Polyphony is the simultaneous interweaving of several melodic lines (usually for


soprano, alto, tenor, bass) in a musical composition. Polyphonic music of the


Renaissance was very complex and intricate and twisted the words around to where


the words didn’t sound like words or make any sense.


-Giovanni Pierluigi da Palestrina was born in Palestrina, near Rome in 155 and


died in Rome February , 154. Palestrina spent most of his career in Rome, working


as a organist and a choir master at the Sistine Chapel and at St. Peter’s. He wrote


over a hundred mass settings and over two hundred motets as a composer. His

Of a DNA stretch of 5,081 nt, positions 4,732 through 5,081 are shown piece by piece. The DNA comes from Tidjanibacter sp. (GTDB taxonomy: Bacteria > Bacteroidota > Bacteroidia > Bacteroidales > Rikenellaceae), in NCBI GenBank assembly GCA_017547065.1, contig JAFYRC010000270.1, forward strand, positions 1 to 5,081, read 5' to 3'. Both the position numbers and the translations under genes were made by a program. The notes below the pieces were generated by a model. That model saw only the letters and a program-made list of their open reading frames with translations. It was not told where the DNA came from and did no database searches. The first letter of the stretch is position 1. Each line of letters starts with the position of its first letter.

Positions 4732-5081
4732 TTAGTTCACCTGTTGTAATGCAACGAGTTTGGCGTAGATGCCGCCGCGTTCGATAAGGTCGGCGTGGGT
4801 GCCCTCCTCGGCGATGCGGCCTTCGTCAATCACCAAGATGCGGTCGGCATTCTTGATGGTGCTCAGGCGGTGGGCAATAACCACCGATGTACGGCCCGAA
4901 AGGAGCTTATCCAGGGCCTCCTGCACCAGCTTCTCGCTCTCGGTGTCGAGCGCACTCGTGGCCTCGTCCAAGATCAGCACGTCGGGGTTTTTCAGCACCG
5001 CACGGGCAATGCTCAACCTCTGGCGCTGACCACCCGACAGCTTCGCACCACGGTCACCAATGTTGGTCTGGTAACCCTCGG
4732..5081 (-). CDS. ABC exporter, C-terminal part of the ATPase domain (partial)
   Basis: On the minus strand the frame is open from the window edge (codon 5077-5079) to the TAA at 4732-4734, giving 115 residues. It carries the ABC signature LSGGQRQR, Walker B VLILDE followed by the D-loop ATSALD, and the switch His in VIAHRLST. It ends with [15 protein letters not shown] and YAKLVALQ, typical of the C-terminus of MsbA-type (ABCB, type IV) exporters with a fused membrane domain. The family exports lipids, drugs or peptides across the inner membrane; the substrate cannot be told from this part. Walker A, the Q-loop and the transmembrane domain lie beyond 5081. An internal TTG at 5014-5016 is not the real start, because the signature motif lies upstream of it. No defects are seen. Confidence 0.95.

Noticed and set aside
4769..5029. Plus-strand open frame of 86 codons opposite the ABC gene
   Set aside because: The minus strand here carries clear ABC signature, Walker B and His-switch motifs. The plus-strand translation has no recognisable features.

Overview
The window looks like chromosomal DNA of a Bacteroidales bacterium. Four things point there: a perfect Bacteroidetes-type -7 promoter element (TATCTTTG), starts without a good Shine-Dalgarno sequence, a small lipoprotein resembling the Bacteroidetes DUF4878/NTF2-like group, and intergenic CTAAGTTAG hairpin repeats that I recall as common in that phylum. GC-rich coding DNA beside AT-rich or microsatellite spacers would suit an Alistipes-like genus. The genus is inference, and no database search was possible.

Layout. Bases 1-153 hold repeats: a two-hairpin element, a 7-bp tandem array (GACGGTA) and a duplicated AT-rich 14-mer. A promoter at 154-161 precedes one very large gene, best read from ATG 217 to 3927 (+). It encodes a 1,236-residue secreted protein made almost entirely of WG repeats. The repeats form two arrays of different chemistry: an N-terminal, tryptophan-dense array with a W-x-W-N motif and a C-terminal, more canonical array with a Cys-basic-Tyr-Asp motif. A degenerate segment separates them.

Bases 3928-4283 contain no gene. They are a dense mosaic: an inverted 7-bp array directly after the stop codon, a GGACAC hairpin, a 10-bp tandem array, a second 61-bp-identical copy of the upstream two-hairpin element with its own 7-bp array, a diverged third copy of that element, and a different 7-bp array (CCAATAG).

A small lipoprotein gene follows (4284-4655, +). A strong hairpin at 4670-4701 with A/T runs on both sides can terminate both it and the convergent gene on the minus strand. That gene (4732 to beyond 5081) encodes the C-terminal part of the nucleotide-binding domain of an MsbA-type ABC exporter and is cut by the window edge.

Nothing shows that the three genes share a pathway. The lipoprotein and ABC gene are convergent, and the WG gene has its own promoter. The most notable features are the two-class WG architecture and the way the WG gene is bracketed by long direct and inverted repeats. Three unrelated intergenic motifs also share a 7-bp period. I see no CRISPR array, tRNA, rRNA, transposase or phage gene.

polyphonic writing was so wonderful and high quality that later composers including


Mozart, Beethoven and Brahms used and studied the “Palestrina style”, which was a


book written in 175a.d. by J. J. Fux that taught the style of notation that Palestrina


used.


The English Madrigal was a body of music used by composers and poets


around 1600 in England. The Madrigal is a song that is always sad and beautiful about


lost or spurned love. There were many madrigalists in England that wrote only that


king of music. Queen Elizabeth I actually played songs and ayres of madrigalists on


her lute which was one of her hobbies at that time.


Baroque


Baroque era covers the period between 1600 and 1750 beginning with


Monteverdi (birth of opera) and ending with the deaths of Bach and Handel. Baroque


music concur to those in Baroque art and literature. Music from the Baroque period told